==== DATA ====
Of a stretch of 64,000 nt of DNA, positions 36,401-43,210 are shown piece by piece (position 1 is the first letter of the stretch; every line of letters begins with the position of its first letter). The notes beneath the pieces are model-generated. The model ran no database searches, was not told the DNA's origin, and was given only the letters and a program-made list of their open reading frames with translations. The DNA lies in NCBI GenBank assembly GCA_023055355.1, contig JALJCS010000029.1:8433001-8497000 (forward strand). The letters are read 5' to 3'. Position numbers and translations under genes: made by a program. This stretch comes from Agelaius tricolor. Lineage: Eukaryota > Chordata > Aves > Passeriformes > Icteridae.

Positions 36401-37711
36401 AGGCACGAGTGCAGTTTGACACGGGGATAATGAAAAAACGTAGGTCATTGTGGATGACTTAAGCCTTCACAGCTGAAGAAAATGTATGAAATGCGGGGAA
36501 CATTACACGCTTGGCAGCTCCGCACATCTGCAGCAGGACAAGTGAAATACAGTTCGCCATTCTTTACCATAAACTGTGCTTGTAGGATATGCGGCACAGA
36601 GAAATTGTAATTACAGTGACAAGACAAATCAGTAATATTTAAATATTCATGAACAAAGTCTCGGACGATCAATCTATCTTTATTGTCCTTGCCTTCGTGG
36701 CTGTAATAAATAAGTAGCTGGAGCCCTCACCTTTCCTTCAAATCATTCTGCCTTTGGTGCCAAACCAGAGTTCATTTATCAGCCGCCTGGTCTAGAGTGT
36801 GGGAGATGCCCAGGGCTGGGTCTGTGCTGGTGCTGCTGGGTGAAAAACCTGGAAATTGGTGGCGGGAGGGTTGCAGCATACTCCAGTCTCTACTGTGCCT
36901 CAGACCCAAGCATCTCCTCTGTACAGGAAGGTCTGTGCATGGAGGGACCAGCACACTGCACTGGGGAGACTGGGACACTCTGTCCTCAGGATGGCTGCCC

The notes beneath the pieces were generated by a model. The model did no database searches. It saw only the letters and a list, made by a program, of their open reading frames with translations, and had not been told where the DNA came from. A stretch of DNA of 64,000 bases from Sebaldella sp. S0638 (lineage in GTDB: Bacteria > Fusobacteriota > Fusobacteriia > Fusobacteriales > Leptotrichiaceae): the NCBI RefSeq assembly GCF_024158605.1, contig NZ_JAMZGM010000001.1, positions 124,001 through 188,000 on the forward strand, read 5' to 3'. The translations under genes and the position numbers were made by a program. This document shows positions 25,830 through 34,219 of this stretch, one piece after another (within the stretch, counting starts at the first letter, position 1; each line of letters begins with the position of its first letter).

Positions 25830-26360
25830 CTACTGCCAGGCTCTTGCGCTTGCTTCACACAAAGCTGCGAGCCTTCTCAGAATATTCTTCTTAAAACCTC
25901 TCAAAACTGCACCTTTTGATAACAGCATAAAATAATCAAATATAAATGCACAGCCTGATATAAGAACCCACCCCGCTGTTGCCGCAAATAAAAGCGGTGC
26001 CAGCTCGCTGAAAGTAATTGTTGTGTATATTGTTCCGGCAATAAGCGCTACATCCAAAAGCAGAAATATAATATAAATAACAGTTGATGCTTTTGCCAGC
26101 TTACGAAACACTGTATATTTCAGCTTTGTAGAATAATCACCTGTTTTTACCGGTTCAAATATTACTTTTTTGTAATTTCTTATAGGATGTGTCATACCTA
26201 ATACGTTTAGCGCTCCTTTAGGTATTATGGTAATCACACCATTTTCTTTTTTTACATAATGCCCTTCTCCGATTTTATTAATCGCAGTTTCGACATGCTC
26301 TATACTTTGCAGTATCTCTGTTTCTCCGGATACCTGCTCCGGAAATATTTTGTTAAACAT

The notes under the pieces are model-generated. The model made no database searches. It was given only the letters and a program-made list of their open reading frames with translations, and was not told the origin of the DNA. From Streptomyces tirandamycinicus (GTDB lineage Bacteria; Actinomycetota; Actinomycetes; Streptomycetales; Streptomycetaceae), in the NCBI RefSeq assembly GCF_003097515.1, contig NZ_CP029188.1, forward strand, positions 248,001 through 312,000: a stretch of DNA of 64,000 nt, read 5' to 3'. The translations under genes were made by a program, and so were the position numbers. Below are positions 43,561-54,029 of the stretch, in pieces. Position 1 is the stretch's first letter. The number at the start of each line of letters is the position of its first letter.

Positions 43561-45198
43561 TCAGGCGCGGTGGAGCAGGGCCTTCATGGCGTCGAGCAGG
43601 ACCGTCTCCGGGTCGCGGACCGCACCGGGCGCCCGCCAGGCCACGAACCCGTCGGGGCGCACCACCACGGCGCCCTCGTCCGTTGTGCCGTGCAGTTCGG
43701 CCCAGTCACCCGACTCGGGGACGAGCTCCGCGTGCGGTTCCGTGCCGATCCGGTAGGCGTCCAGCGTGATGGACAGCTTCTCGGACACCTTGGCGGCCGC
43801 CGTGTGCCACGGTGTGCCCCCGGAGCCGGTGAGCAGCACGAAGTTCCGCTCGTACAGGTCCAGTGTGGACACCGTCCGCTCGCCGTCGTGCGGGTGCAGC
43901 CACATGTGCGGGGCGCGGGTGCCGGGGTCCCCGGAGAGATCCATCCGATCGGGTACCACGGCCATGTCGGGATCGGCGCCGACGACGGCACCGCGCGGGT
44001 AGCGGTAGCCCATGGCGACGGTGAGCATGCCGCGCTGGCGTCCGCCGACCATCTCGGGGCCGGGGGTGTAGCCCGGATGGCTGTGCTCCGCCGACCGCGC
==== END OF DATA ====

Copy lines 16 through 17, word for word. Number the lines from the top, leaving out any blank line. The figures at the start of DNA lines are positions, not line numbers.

26301 TATACTTTGCAGTATCTCTGTTTCTCCGGATACCTGCTCCGGAAATATTTTGTTAAACAT

The notes under the pieces are model-generated. The model made no database searches. It was given only the letters and a program-made list of their open reading frames with translations, and was not told the origin of the DNA. From Streptomyces tirandamycinicus (GTDB lineage Bacteria; Actinomycetota; Actinomycetes; Streptomycetales; Streptomycetaceae), in the NCBI RefSeq assembly GCF_003097515.1, contig NZ_CP029188.1, forward strand, positions 248,001 through 312,000: a stretch of DNA of 64,000 nt, read 5' to 3'. The translations under genes were made by a program, and so were the position numbers. Below are positions 43,561-54,029 of the stretch, in pieces. Position 1 is the stretch's first letter. The number at the start of each line of letters is the position of its first letter.